• 11.11.11 – Coalition of the Flemish North – South Movement (Belgium)
  • Access Info Europe
  • Accountability Counsel
  • Advocacy for Principled Action in Government
  • Alliance for a Just Society (US)
  • Alyansa Tigil Mina (Philippines)
  • American Jewish World Service
  • Asociación para una Sociedad más Justa (Honduras)
  • Bank Information Center
  • Bretton Woods Project (UK)
  • Center for Effective Government (US)
  • Center for International Environmental Law (US)
  • Center for International Human Rights, Northwestern University School of Law
  • Centre for Budget and Governance Accountability (India)
  • Centre for Transparency Advocacy (Nigeria)
  • Centre National de Coopération au Développement, CNCD-11.11.11 (Belgium)
  • Chile Transparente
  • Christian Aid
  • Chulachuli UNESCO Club (Nepal)
  • Conseil National des Ong de la République Démocratique du Congo
  • CorruptionWatch Aruba
  • Costa Rica Integra
  • EarthRights International (US/Peru/Thailand)
  • EG Justice (Equatorial Guinea)
  • Enough Project (US)
  • Fair Share (US)
  • Financial Accountability and Corporate Transparency Coalition (US)
  • Financial Transparency Coalition
  • Fiscal Justice Network – Latin America and the Caribbean
  • Friends of the Earth US
  • Fundación Nacional para el Desarrollo (El Salvador)
  • Fundar, Center for Analysis and Research (Mexico)
  • Global Financial Integrity
  • Global Integrity
  • Global Organization of Parliamentarians Against Corruption
  • Global Witness
  • Government Accountability Project
  • Gram Bharati Samiti (India)
  • Groupe d’Appui aux Exploitants des Ressources Naturelles (Democratic Republic of Congo)
  • Human Rights Watch
  • Integrate: Business and Human Rights (Australia)
  • International Accountability Project
  • International Budget Partnership
  • International Network on Displacement and Resettlement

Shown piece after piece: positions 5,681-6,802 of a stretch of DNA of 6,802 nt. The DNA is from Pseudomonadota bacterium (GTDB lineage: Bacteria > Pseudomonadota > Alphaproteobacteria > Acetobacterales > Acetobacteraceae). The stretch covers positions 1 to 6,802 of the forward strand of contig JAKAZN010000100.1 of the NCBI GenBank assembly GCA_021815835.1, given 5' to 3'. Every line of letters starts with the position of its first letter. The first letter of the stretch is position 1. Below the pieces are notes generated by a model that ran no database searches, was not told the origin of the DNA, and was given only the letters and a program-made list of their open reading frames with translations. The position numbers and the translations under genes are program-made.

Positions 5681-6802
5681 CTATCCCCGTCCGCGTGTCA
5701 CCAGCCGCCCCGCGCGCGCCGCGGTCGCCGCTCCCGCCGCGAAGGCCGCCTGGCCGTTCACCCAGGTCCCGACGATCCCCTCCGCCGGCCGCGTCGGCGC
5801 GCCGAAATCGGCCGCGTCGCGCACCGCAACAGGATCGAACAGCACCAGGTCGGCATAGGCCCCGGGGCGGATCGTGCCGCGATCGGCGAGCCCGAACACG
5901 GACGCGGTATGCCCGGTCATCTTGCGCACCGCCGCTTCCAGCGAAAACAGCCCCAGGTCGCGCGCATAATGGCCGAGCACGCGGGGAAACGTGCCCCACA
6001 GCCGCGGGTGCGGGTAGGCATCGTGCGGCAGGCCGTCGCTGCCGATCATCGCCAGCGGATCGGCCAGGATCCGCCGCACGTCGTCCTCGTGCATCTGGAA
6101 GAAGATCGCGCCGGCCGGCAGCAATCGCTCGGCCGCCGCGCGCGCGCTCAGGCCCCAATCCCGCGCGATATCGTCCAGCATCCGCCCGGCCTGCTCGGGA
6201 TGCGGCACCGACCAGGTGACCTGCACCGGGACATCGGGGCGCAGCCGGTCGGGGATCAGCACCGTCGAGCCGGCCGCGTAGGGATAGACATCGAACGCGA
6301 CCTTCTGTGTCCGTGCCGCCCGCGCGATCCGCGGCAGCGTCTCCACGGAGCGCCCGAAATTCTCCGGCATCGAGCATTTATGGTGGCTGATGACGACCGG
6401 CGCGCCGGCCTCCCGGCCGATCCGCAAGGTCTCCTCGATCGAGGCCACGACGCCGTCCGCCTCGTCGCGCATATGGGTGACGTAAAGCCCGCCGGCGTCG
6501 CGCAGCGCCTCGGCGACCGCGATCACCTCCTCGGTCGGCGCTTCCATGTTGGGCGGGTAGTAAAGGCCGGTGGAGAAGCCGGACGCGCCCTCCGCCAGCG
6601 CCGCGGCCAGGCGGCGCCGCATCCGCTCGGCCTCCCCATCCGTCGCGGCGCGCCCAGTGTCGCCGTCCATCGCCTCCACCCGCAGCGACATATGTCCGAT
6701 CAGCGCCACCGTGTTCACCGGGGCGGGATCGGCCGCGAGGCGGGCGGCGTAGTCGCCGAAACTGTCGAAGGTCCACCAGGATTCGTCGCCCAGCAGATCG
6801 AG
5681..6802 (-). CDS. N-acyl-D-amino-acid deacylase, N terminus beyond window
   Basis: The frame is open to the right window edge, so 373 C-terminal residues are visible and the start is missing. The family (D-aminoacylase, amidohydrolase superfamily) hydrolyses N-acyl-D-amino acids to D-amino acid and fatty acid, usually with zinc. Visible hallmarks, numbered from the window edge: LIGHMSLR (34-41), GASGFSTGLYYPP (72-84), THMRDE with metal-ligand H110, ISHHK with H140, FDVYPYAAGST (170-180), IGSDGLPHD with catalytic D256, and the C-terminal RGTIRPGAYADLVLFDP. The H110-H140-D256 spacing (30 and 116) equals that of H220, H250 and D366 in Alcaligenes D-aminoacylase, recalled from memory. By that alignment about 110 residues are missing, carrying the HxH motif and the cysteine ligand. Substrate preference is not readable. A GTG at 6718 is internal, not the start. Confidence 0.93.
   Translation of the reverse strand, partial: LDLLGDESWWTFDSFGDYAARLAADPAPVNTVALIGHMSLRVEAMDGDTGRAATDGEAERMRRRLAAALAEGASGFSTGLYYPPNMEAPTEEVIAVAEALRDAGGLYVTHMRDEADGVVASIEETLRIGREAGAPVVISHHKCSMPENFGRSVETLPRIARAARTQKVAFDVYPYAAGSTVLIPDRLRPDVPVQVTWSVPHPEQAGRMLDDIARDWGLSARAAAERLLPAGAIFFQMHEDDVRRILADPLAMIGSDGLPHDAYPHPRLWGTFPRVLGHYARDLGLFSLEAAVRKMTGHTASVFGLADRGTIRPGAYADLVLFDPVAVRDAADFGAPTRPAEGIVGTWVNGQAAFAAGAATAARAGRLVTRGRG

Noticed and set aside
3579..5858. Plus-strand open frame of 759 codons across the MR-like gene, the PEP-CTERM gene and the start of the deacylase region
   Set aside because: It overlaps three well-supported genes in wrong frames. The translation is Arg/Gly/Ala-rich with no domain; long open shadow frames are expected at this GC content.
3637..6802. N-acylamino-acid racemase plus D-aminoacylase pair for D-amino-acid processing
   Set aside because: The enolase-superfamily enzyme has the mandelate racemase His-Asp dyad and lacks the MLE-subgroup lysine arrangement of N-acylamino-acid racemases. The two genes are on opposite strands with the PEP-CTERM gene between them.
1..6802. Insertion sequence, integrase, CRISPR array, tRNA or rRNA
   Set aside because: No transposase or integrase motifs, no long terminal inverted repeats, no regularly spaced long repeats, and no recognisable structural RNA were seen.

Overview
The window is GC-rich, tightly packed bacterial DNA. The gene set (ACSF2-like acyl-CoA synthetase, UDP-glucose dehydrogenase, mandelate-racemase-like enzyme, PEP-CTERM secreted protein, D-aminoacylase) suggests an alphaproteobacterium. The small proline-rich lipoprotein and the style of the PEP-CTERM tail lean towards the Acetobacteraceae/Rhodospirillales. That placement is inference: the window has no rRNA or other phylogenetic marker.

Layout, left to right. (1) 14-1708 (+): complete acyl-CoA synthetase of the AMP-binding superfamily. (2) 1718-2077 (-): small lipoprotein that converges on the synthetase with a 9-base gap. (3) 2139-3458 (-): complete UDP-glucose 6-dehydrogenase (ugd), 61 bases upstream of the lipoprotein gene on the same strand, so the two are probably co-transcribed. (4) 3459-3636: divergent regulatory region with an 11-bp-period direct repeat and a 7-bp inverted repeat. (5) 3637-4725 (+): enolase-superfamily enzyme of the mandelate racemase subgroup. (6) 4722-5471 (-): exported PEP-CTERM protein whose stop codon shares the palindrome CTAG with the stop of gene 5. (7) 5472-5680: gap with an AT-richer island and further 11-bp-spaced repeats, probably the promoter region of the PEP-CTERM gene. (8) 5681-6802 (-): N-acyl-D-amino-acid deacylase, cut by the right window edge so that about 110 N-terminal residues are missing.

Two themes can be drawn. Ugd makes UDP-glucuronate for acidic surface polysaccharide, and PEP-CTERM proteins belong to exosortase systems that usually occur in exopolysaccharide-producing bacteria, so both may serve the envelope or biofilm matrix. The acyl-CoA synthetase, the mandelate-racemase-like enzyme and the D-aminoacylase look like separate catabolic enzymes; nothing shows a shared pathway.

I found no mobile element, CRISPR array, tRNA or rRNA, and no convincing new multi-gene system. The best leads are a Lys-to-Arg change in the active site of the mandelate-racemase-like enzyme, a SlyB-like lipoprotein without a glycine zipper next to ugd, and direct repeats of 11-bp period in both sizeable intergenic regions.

• iSolon.org
  • Jubilee Australia
  • Jubilee USA Network
  • Just Foreign Policy (US)
  • Kenyans for Tax Justice
  • Main Street Alliance (US)
  • MiningWatch Canada
  • Natural Resource Governance Institute
  • New Rules for Global Finance Coalition (US)
  • ONE Campaign
  • Open Contracting Partnership
  • OpenCorporates
  • OpenTheGovernment.org
  • Oxfam
  • Pakistan Institute of Legislative Development and Transparency
  • Participación Ciudadana (Dominican Republic)
  • Proética (Peru)
  • Project on Government Oversight
  • Publish What You Fund
  • Publish What You Pay
  • Publish What You Pay Australia
  • Publish What You Pay UK
  • Publish What You Pay US
  • Responsible Sourcing Network (US)
  • Save the Children
  • Sherpa (France)
  • Socio-Economic Rights and Accountability Project (Nigeria)
  • Sunlight Foundation (US)
  • Tax Justice Network
  • Tax Justice Network – Africa
  • Tax Justice Network – Australia
  • Tax Justice Network – USA
  • Tax Research UK
  • Towards Transparency
  • Transparencia Mexicana
  • Transparencia por Colombia
  • Transparencia Venezuela
  • Transparency International
  • Transparency International Australia
  • Transparency International Bangladesh
  • Transparency International Canada
  • Transparency International Fiji
  • Transparency International France
  • Transparency International Germany
  • Transparency International India
  • Transparency International Indonesia
  • Transparency International Italy
  • Transparency International Japan
  • Transparency International Mongolia
  • Transparency International New Zealand
  • Transparency International Panama
  • Transparency International Papua New Guinea
  • Transparency International Rwanda
  • Transparency International Turkey
  • Transparency International Uganda
  • Transparency International United Kingdom
  • Transparency International USA
  • Union Aid Abroad – APHEDA
  • United Methodist General Board of Church and Society
  • United Nations Convention Against Corruption Coalition
  • United States Public Interest Research Group
  • Uniting Church in Australia, Synod of Victoria and Tasmania
  • Water Governance Institute (Uganda)
  1. Publishing Government Contracts Addressing Concerns and Easing Implementation, Center for Global Development, 2014
  2. See, e.g., Georgia: An E-Procurement Success
  3. Public Procurement: costs we pay for corruption, PricewaterhouseCoopers, 2013, Pages 7 and 8
  4. Stolen Asset Recovery Initiative, The Puppet Masters: How the Corrupt Use Legal Structures to Hide Stolen Assets and What to Do About It, 2011